The link between insomnia and cardiovascular disease
Sleeping problems can affect both mental and physical health. Now, a large-scale analysis in China highlights how insomnia might lead to potentially life threatening cardiovascular diseases.
New research points to concerning links between insomnia and cardiovascular problems.
Insomnia is a relatively widespread problem. When a person has insomnia, they often struggle to fall asleep or stay asleep. Some people experience both.
Around 1 in 4 adults in the United States experience short-term, or acute, insomnia every year, according to research carried out at the University of Pennsylvania, PA. Acute insomnia typically means that a person experiences sleep problems for just a short period, perhaps due to stress or worry.
Approximately three-quarters of these people return to their regular sleeping patterns. Others, however, go on to develop chronic insomnia.
Chronic insomnia refers to a person who experiences problems sleeping for at least 3 nights a week for no less than 3 months.
Both acute and chronic insomnia can result in daytime drowsiness, concentration and memory problems, and a lack of energy.
But studies have found more worrying links. One recent analysis, appearing in Sleep Medicine Reviews
linked insomnia to the onset of depression, anxiety, and alcohol misuse. Other studies have found a relationship between insomnia and heart disease.
Now, authors of a new study, published in Neurology, point out that previous research has failed to define insomnia correctly and has included people who may not have the disorder. So they set out to find a stronger association.
The results of the new paper suggest that identifying insomnia, particularly in young people, may reduce cardiovascular disease risk later on in life.
The researchers used data from the China Kadoorie Biobank, which investigates and tracks the leading causes of chronic diseases in China.
The participants, aged between 30 and 79, had no history of heart disease or stroke when the study commenced.
In the new study, the researchers analyzed three symptoms of insomnia, where the symptoms lasted at least 3 days a week. The symptoms were: problems falling asleep or staying asleep, waking too early, or struggling to focus during the day because of disrupted sleep.
The data show that 11% of the participants reported trouble falling or staying asleep, and 10% had problems with waking up early. Only 2% of the participants reported having focusing issues during the day.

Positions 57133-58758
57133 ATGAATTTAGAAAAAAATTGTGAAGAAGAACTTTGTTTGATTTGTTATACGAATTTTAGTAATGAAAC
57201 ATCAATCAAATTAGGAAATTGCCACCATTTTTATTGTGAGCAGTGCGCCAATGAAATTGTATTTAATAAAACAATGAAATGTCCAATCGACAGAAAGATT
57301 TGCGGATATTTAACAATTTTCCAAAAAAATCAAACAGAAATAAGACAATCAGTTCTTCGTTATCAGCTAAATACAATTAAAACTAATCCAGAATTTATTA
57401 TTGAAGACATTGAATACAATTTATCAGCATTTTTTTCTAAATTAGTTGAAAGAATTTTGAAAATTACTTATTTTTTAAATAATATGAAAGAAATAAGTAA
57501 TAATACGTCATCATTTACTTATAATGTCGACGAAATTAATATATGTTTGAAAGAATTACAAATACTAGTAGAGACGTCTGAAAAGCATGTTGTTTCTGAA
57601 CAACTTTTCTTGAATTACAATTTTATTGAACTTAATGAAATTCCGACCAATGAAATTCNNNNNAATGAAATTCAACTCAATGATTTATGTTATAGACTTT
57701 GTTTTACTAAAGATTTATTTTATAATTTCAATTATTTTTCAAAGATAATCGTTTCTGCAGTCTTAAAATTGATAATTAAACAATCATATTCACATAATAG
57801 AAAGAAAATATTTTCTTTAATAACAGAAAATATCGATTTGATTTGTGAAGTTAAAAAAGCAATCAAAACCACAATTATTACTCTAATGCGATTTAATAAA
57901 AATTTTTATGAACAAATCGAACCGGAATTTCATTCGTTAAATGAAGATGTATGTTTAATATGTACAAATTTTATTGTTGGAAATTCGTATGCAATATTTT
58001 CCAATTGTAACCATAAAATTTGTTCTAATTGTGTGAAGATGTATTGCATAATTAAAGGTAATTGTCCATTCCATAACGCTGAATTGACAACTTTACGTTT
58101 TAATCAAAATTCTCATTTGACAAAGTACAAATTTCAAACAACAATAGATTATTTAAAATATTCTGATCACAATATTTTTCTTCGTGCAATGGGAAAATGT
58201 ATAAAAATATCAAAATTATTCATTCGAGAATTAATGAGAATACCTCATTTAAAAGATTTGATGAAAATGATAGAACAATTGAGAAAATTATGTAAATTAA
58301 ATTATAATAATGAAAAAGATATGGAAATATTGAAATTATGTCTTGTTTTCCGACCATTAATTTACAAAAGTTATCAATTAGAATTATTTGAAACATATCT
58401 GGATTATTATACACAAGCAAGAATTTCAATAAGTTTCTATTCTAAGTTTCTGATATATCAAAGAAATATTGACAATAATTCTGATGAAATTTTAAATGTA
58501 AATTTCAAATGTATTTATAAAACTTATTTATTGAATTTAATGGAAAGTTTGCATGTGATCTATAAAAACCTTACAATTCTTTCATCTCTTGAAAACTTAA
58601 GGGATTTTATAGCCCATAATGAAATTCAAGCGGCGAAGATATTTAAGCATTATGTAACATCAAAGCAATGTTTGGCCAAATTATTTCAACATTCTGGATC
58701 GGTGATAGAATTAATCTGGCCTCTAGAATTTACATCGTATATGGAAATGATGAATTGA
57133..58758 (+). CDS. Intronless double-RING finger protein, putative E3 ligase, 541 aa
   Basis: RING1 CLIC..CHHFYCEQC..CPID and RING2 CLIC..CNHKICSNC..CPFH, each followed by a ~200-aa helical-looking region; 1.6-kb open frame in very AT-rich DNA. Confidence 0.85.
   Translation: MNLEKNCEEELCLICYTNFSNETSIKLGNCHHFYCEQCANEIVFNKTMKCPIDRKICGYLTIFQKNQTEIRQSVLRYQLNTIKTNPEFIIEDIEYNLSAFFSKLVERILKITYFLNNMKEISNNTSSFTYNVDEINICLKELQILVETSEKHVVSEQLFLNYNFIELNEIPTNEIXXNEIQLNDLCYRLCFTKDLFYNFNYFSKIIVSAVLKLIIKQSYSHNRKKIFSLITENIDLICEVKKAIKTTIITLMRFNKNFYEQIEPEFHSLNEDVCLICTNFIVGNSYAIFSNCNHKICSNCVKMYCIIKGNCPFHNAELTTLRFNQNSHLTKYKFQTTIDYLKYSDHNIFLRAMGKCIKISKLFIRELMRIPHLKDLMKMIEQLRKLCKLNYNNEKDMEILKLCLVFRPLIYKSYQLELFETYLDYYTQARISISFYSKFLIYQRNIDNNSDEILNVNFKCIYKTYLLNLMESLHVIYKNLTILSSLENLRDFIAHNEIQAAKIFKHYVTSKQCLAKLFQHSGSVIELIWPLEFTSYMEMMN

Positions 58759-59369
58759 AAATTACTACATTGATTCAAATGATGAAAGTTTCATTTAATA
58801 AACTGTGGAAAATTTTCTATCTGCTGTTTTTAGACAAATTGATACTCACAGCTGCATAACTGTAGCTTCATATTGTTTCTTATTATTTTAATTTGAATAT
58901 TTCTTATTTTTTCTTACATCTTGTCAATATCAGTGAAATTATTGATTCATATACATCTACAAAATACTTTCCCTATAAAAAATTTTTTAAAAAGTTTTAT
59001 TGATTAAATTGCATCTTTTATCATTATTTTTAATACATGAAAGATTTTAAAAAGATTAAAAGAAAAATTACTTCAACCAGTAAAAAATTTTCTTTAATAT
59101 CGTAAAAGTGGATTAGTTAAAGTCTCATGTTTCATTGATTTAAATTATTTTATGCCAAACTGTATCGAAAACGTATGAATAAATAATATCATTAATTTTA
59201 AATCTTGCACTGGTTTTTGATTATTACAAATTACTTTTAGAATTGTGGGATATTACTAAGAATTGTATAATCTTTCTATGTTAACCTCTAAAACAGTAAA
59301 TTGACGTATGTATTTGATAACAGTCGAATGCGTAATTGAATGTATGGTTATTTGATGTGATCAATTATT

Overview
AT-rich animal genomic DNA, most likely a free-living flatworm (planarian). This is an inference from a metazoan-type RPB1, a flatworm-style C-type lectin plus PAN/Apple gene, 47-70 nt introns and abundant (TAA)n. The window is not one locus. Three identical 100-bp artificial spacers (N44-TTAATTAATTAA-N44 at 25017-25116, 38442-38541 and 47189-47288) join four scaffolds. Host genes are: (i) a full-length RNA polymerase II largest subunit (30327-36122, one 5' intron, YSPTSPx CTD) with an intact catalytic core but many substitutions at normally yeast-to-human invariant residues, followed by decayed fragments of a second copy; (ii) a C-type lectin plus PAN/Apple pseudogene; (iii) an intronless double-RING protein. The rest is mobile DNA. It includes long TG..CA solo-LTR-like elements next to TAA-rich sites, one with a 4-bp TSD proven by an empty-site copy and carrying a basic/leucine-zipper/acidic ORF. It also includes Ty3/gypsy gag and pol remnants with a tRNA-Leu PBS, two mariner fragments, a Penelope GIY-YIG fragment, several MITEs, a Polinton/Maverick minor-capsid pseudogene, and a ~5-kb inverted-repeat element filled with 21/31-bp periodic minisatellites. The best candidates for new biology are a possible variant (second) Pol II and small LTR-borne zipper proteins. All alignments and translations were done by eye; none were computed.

The researchers followed all of the volunteers for about a decade. During that time, they identified 130,032 incidences of heart attack, stroke, and comparable diseases.
A higher chance of cardiovascular disease
After taking into account other risk factors, such as smoking and alcohol consumption, researchers identified several significant findings.
The new study identified that the participants who reported experiencing all three insomnia symptoms had an 18% increased chance of developing cardiovascular diseases compared with those who did not experience the symptoms.
Those who reported trouble focusing during the day were 13% more likely to develop heart attack, stroke, and comparable diseases than people who did not have problems focusing.
Researchers identified that the people who found it difficult to fall asleep or stay asleep had a 9% higher chance of developing these diseases, while those who woke up too early were 7% more likely to experience a stroke, heart attack, or similar.
Despite these results, the researchers point out that they have not established a cause and effect between insomnia and cardiovascular illnesses. The findings simply highlight an association between the two.
Notably, this link “was even stronger in younger adults and people who did not have high blood pressure at the start of the study,” says study author Dr. Liming Li of Beijing’s Peking University in China.
The researchers note that the participants in the study self-reported their symptoms of insomnia, which may mean the data are not entirely accurate. However, further analyses, enlisting medical professionals to track symptoms of insomnia rather than relying on self-reporting, would strengthen the relationship.
“These results suggest that if we can target people who are having trouble sleeping with behavioral therapies, it’s possible that we could reduce the number of cases of stroke, heart attack, and other diseases later down the line.”
Dr. Liming Li
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